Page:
Employees quit leaders, not their jobs.
In a March 2019 HBR article Dacia J. Faison Roe (When a Top Performer Wants to Leave, Should You Try to Stop Them?) says that when employees are “valued as people, not just workers, it has positive effects that ripple through the rest of the team and beyond.” Furthermore, according to a 2015 Gallup study*, “employees who feel as though their manager is invested in them as people are more likely to be engaged” in their work, behaviour that’s strongly connected to business outcomes like productivity, innovation, and profitability.
Jesse Sostrin, the author of Beyond the Job Description: How Managers and Employees Can Navigate the True Demands of the Job, says that the primary lens through which most people seem to evaluate their ability to remain in a job with their organization is the quality of their direct relationship with their supervisor. “People do not leave organizations to seek out other opportunities because of communication, leadership, or culture. They leave because of what communication, leadership, and culture make or do not make in their experience at work.”
Why does authentic leadership create a great employee experience at work? Being an authentic leader requires courage and authenticity. Much literature exists about authentic leadership and the leadership qualities that emerge when a company experiences serious challenges. This is when true-self leadership appears.
Bill George, in his book True North, describes authentic leadership as leading with heart and passion. Indeed, some of the best leaders I have met lead with heart and passion – what you see is what you get.
The 3 Leadership qualities of authentic leaders:
Authentic Leaders are servant and humble leaders, they take accountability seriously, and their integrity is always above question. Authentic leaders lead through influence and not through positional power. Leading with power is to lead through position and titles. But leading with influence is to lead through impact and engagement.
Being authentic and leading in service and humility requires the following:
An ability to listen. It is critical you listen to what people have to say. Ask questions and listen carefully to what your customers, employees, colleagues, and stakeholders are saying. Listening provides you with different perspectives. Being open and receptive to other points of view will help you make balanced and sound decisions.
Practice Empathy. It is the ability to put yourself in another person’s position to get a better understanding of their circumstances. You must make the health and welfare of your employees, customers, and stakeholders a priority.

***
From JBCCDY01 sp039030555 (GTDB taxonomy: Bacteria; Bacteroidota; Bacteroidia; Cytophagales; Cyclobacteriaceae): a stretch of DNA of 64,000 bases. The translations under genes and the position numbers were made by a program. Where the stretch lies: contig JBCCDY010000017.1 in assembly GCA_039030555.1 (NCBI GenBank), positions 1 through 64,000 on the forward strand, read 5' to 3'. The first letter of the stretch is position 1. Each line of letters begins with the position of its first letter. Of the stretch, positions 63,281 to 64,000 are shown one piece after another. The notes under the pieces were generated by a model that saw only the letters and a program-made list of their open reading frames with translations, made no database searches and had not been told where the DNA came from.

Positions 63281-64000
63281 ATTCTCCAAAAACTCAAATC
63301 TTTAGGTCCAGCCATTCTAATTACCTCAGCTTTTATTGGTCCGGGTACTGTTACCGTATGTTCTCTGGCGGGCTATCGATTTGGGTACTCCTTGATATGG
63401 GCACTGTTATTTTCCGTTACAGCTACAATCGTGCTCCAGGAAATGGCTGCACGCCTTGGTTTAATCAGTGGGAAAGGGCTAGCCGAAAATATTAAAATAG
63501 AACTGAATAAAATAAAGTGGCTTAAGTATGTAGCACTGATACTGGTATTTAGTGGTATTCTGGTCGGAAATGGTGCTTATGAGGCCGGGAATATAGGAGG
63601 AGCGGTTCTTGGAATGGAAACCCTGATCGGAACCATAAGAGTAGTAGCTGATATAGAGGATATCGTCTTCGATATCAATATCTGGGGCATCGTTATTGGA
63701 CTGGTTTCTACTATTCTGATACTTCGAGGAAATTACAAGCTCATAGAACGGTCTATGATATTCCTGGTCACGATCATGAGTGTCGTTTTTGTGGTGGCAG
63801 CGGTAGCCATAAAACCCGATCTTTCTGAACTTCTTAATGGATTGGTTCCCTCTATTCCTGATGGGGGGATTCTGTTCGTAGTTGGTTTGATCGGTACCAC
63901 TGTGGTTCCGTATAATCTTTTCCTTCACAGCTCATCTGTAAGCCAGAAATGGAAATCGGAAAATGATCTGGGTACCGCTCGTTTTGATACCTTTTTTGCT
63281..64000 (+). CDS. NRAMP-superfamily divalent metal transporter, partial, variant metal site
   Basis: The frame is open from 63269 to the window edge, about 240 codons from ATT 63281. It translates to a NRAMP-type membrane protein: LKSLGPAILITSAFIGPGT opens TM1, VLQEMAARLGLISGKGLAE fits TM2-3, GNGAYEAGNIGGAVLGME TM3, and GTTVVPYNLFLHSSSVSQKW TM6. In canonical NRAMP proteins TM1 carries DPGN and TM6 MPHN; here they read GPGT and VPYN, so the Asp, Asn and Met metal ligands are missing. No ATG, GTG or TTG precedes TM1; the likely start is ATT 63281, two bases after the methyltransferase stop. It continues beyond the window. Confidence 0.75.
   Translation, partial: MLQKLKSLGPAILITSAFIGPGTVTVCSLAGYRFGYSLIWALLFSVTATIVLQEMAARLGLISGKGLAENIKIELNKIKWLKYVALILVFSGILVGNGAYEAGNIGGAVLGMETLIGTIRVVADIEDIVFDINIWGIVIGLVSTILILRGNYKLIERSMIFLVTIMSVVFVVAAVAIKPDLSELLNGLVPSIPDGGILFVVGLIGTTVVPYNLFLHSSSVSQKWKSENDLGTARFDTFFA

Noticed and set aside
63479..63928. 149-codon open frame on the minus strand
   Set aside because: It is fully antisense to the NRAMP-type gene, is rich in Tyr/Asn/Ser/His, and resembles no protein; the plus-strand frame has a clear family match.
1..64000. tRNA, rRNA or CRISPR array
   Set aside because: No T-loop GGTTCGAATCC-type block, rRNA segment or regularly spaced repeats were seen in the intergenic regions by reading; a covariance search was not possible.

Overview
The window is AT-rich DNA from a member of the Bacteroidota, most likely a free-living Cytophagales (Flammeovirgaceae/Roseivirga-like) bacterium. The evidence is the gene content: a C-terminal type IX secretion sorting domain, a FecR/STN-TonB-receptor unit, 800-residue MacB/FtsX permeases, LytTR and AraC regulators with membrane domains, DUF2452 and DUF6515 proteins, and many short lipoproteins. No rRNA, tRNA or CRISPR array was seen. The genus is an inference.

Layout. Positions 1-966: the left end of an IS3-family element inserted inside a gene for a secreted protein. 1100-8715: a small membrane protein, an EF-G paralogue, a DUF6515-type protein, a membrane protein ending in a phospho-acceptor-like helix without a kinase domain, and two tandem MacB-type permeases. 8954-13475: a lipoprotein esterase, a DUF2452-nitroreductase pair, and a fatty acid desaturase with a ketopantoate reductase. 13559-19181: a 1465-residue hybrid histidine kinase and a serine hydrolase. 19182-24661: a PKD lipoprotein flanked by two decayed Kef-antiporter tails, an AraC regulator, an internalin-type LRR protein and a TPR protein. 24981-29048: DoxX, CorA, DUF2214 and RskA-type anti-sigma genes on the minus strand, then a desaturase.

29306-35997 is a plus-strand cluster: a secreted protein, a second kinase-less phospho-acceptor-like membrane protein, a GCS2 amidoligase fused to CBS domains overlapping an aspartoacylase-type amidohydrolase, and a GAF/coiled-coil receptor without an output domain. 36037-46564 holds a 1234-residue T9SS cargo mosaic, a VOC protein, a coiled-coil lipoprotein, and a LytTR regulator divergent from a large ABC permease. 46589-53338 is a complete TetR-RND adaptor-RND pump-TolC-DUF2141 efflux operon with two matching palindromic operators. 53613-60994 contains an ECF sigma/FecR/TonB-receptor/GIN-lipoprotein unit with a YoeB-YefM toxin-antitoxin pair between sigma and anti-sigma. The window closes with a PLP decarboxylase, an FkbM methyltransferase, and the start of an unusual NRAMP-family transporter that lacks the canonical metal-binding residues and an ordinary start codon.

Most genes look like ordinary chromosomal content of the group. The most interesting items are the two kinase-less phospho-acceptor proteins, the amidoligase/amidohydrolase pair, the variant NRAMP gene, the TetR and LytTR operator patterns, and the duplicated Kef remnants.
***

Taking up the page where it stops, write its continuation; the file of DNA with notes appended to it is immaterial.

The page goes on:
Authentic leaders are compassionate leaders. To be compassionate means not only having empathy for someone else, but it’s also the desire to help them. Leaders purposefully try to make someone else’s life easier by resolving some of their problems. Compassion goes a long way towards relieving some of the burdens people feel, which ultimately creates a healthier business environment.
Authentic leaders are accountable leaders. There is no blame game in their leadership style. As a business leader, you remain accountable and responsible for the results of the business – the profit, loss and future success. Accountability means you know the buck stops with you. As an authentic leader, you are accountable to yourself, your stakeholders and your employees. What did you plan to achieve and what have you delivered? Be honest about your delivery. It is easy to find excuses, blame extenuating circumstance or even shift the blame to someone else. If the results are not delivered, you must take full ownership.
Integrity above all else
What defines a senior leader’s integrity? What would employees describe as a leader with integrity? Firstly, their values. Do you know what your values are? Do you uphold them no matter what? Does your business also have a clearly defined value system, and does it stick to it? It is easy to compromise on values when you are under pressure, or a quick short-term win could be gained. But compromising on values is never a good idea and may have long-lasting negative repercussions.
Secondly, their commitment. Stick to the task. Senior executives often underestimate the amount of time, energy and oversight required to see a successful assignment or transformation process through. It is often far more comfortable to design a strategy than it is to implement and execute it successfully. Commitment means staying on course despite difficulties and seeing the task through to completion.
Lastly, Consistency. Employees work well under a consistent leader. They appreciate consistency in decision-making processes, as they know what to expect and where they stand. Even if a decision is not popular or causes difficulty, the fact it is consistent will go a long way towards garnering employee support.
Authentic leaders are not focused on instant gratification or instant results. They are in it for the long haul, and their decisions reflect this. Authentic leaders understand the value of introspection and feedback. They remain teachable in their approach and are open to advice and constructive criticism.
*The Advice for Leaders report provides an in-depth look at what characterizes great managers based on over four decades of extensive talent research. It is an extensive study of 2.5 million manager-led teams in 195 countries, featuring analysis that measures the engagement of 27 million employees. The report examines the crucial link among talent, engagement and vital business outcomes, including profitability and productivity.